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By Anirban Nag and Kit Rees
LONDON, Oct 4 (Reuters) - Sterling slid to its lowest in more than three decades on Tuesday on fears of a "hard Brexit" from the European Union and its single market that could hurt the economy, although the weaker pound sent UK stocks surging.
The pound has already lost 1.7 percent against the U.S. dollar since Prime Minister Theresa May said on Sunday the formal process to take Britain out of the EU will start by the end of March 2017. On Tuesday, she added the divorce from the EU will not be "plain sailing" and that there would be "bumps in the road".
Many economists and investors fear May's government will back a "hard Brexit" option where Britain quits the single market in favour of imposing controls on immigration.
That could hinder inward and outward trade and constrict the foreign investment needed to fund Britain's huge current account deficit, one of the biggest in the developed world.
Economic activity has held up better than many had expected since Britons voted in a June referendum to leave the EU, but many policymakers are anxious about the prospects for future investment. The Bank of England launched a big stimulus package in August and may ease policy again in coming months, which could drag the pound still lower.
"Most of the key (BoE) members have expressed a willingness to continue acting pre-emptively ... and an expectation that more easing is likely to be necessary," UBS strategist John Wraith said.
"Additional stimulus would likely drive further sterling weakness," he said, reiterating the bank's forecast for $1.20 per pound and parity with the euro by end-2017.
The pound fell to $1.2735, its weakest since mid-1985. Earlier, sterling also hit a three-year low of 87.65 pence per euro and a 6-1/2 year low on a trade-weighted basis.
The nervousness in the spot market led to a rise in the cost of hedging against sharp swings in the currency in the next three to six months. The cost of hedging sterling exposure against the dollar for six months -- which includes March, when May says Brexit will begin -- was at 10.60 percent, the same as the nine-month option. Typically a nine-month currency option is dearer than a six-month one.
In contrast to the gloom and doom in the currency market, investors in British stocks were in a far more cheerful mood, highlighting a divergence in sentiment towards UK assets.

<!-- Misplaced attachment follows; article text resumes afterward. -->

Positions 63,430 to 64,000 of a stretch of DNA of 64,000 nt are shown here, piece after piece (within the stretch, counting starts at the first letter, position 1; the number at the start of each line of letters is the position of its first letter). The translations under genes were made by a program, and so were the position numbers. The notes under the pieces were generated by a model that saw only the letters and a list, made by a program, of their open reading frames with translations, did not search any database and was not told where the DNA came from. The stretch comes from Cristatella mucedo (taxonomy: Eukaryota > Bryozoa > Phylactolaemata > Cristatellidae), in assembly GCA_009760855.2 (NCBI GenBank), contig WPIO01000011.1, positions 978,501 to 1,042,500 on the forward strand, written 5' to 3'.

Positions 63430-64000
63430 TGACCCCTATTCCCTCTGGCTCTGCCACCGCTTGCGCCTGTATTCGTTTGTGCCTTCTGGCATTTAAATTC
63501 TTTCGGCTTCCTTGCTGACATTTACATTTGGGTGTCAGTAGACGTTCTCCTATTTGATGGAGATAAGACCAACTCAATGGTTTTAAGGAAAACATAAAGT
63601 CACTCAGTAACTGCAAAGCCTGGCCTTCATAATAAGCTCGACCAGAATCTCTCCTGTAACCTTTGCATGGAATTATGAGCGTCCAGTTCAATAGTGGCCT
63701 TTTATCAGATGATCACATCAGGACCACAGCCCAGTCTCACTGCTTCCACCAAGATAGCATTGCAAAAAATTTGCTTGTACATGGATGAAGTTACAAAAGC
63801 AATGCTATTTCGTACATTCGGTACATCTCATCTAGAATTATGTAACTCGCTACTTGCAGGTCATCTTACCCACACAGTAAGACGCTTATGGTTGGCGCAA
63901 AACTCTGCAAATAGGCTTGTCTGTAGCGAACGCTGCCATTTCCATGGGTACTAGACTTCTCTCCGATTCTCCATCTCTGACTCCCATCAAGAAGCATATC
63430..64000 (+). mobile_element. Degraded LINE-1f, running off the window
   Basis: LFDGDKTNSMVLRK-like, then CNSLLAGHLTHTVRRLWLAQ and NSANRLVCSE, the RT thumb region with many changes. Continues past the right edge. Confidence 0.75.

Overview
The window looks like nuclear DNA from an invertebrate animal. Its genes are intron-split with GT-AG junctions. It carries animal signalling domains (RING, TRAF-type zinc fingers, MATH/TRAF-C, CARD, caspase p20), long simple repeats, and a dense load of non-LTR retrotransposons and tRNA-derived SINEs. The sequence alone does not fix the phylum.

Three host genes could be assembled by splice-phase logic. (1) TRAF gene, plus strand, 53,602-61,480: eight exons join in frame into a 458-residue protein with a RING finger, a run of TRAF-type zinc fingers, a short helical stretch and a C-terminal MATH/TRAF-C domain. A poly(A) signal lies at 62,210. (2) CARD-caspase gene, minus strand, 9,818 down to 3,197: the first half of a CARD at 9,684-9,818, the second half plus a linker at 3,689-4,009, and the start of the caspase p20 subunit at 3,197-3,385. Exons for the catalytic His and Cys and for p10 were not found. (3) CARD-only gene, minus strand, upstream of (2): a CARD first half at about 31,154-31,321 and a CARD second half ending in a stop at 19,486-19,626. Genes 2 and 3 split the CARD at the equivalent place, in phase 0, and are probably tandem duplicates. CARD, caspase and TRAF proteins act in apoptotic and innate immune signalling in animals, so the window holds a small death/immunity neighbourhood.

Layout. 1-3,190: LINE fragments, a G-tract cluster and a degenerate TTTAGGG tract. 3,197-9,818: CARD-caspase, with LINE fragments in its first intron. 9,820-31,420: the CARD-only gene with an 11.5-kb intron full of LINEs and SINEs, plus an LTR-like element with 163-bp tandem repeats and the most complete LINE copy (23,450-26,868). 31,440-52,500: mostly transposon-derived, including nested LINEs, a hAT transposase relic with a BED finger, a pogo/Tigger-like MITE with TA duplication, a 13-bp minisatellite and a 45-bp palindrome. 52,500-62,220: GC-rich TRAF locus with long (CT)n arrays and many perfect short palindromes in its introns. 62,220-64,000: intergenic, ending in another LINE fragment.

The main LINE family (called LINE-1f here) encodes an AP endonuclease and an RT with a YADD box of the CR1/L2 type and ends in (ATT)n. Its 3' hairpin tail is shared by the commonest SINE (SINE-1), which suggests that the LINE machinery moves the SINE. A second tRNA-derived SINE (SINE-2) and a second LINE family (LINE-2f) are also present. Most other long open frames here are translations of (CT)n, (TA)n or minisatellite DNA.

With a cheaper currency promising to bolster earnings and enhance competitiveness, Britain's FTSE 100 index rose above the 7,000-point level for the first time since mid-2015. The blue-chip index has risen more than 11 percent since its pre-Brexit level and is within striking distance of its historic high of 7,122.74.
Even more heartening for investors has been the rise in the domestically exposed FTSE 250 index of mid-sized British firms, which struck a record high and has gained around 24 percent since the lows struck just after the referendum result.
The mid-caps have benefited from recent upbeat data and surveys of British households and businesses that have led many forecasters to drop predictions the economy will slip into recession this year. JPMorgan, for example, doubled its third-quarter GDP forecast to an annualised 2 percent last week.
"Given the fact that we've not seen a significant negative impact on the economy as of yet, it's not surprising to see some of those domestic stocks recover from their lows," said Neil Veitch, manager at the SVM UK Opportunities Fund.
"I think what is much more difficult to ascertain is just how the UK economy holds up while these negotiations are ongoing and what comes out of those negotiations, because it's not going to be a terribly simple process."
Analysts and fund managers like those at Franklin Templeton also cited the prospect of more acquisitions as foreign buyers take advantage of a cheaper currency to scoop up UK companies.
"There's certainly a perception that, as you go down the market cap range, the potential list for takeover targets gets a bit longer," said Ian Williams, economist and strategist at Peel Hunt. "And, of course, for foreign investors who are looking at sterling-denominated assets, they are continuing to get a bit cheaper." (Writing by Anirban Nag; Editing by Ralph Boulton)